The central part of the mixtape is focused on one of the most recent nice surprises in metal, which is the debut work from Baltimore’s death/thrash trio Ashes of Mankind. The album, named A Scene in Hell, was released on early May 2017 and contains 8 devastating tracks of fierce death metal, occasionally embellished by a few thrash cavalcades. The sound that the guys gave to this record is dirty, gnashing and without concessions to the violence of their musical impact. From a musical point of view their style is somehow resembling the first works by Carcass, but with a definitely more complex architecture of the songs. A very good debut album, that’s a band to track. The songs that appear in the playlist are Mask of Lies and Downfall, but many other songs of the album could have been included in the mixtape.
I feel that in the recent times, here in this blog, I have almost ignored what remains as one of the greatest death metal bands ever. I’m talking of Obituary, the living metal legends from Florida, who have returned this year with their self-titled 10th studio album. The last few years have been intense enough for the band. In a bunch of years they have been involved in the release of a couple of full lenght studio works, a live album, and of course the long tours around the world. The results have been generally good, but with this latest record, to be honest, I begin to perceive some signs of fatigue. Along with two or three tracks of absolute value (one of which, however, already released last year for supporting the live album), I found a number of songs quite anonymous, unimaginative, that’s quite a strange thing given the quality of almost all the songs of their long and influential musical production. I will continue to love this band passionately, there is no doubt, and it is definitely acceptable to observe a small setback in such a long and unique career. The two songs from the album which appear in the mixtape are Sentence Day (one of the singles of the album) and the vigorous and fierce End it Now, which is at the moment my favourite track of the album.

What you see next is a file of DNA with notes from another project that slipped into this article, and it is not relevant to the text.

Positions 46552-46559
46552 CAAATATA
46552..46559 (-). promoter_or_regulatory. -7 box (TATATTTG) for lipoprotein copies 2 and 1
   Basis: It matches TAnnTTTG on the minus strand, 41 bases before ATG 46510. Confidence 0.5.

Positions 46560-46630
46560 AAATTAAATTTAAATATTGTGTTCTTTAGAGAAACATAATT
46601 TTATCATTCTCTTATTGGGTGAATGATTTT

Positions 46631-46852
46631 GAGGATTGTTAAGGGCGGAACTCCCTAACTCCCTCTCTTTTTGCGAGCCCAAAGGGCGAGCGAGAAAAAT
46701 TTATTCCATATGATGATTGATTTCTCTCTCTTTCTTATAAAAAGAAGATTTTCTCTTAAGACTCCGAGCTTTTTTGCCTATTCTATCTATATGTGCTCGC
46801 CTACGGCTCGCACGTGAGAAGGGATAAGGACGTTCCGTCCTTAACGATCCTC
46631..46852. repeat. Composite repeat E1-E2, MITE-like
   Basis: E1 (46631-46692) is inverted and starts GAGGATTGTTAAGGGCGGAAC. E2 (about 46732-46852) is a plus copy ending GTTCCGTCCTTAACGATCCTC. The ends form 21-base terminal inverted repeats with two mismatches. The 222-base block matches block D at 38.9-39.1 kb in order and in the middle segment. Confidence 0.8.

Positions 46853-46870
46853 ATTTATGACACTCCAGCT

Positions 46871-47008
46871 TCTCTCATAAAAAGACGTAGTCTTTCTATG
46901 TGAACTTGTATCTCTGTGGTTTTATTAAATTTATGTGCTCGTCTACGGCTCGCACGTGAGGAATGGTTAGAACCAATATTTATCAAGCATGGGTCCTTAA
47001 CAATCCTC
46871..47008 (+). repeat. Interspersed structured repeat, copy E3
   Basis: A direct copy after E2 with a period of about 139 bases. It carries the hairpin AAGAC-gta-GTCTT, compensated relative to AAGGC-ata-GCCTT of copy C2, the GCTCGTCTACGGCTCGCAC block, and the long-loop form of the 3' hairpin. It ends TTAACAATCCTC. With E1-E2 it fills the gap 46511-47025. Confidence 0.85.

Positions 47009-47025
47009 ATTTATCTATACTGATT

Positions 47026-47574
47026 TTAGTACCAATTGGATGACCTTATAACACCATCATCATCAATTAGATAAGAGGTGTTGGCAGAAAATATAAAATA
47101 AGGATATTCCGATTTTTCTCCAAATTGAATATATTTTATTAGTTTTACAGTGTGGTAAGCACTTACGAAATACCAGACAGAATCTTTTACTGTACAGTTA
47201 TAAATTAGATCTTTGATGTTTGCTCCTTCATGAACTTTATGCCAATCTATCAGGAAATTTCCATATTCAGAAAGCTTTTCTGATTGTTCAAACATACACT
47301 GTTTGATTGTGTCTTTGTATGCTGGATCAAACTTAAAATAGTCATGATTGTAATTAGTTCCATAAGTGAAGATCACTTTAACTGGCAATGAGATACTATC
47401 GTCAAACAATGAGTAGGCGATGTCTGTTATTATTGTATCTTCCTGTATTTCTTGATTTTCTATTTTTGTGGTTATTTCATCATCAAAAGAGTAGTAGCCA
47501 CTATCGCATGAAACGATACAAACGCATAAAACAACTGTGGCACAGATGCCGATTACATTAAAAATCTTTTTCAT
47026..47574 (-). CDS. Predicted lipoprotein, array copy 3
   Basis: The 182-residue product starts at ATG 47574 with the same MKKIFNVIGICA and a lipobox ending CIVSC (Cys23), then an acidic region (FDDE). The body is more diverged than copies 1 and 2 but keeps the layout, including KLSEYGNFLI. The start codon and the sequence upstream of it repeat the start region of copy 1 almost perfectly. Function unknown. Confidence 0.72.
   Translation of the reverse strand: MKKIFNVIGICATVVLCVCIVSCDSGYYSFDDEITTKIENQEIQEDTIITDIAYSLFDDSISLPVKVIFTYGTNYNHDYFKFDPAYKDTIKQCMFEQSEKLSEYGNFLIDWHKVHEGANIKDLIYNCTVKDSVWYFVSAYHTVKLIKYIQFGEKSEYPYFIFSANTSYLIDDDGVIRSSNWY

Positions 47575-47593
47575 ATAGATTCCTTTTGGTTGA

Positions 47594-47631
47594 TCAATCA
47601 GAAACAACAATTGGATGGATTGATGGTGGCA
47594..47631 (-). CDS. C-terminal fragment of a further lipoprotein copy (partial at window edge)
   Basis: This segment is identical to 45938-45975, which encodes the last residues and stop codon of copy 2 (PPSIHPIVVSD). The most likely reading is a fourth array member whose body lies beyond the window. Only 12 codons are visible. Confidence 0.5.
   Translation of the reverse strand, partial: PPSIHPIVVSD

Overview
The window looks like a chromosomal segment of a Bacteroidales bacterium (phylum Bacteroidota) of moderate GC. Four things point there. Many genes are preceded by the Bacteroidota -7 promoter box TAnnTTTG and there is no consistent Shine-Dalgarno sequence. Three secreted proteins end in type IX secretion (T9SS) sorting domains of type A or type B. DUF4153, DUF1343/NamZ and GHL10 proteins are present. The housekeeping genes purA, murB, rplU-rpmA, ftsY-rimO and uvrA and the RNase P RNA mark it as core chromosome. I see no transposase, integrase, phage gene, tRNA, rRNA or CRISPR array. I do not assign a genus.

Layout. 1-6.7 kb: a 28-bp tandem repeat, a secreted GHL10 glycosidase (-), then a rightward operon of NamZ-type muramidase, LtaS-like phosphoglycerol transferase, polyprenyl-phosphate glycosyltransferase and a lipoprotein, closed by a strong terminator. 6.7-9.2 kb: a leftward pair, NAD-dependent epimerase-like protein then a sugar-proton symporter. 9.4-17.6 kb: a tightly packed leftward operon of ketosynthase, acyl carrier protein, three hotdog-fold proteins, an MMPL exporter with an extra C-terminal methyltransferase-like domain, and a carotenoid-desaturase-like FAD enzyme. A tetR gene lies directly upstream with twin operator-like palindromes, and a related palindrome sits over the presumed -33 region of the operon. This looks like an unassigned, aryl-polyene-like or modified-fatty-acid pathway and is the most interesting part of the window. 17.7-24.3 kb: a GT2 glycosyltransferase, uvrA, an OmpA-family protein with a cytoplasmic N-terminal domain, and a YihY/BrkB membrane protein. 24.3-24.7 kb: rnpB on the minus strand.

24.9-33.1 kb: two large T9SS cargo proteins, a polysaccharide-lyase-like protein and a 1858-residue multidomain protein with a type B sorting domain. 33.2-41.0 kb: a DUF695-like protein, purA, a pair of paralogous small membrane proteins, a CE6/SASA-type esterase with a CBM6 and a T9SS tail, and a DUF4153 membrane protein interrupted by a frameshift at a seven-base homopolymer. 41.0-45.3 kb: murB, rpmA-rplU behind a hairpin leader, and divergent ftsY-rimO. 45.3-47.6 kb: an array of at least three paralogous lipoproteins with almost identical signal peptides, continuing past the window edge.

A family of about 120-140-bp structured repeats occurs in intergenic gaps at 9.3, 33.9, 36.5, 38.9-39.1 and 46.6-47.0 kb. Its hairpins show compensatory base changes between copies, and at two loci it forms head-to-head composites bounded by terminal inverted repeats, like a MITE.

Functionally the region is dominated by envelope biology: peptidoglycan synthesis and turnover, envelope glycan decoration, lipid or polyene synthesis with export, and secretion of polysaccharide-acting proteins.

The compilation is concluded with two tracks from Of Chaos and Carnal Pleasures, which is the last album published by The Project Hate MCMXCIX, i.e. the experimental and death metal project created by the elusive and mysterious Swedish musician kwown as Lord K Philipson (there is no actual band Beyond Mr. Philipson, since different musicians are brought in with each and every album). As the followers of this blog already know, the album achieved since its publication in January 2017 quite a good consideration here in this pages. The albums contains in fact a few but (very) long and articulated progressive death metal tracks, each one including an irregular and dynamic sequence of musical segments which alternate violent moments with melodic and expressive pieces. I’ve included in the playlist a few excerpts from two tracks of the album, namely, Suplhur and Perversion, both of them partially re-edited by myself for making them more fitting within the context of an on-line mixtape. I am aware that if one day the great Lord Philipson will notice what I did to his masterpieces, he will want to inflict a terrible punishment on me. But at least I can admit that when I go running with his music in my music player I am 100% happy to hear his works without the inglorious cuts which I was forced to do only for reasons of homogeneity with the rest of the compilation.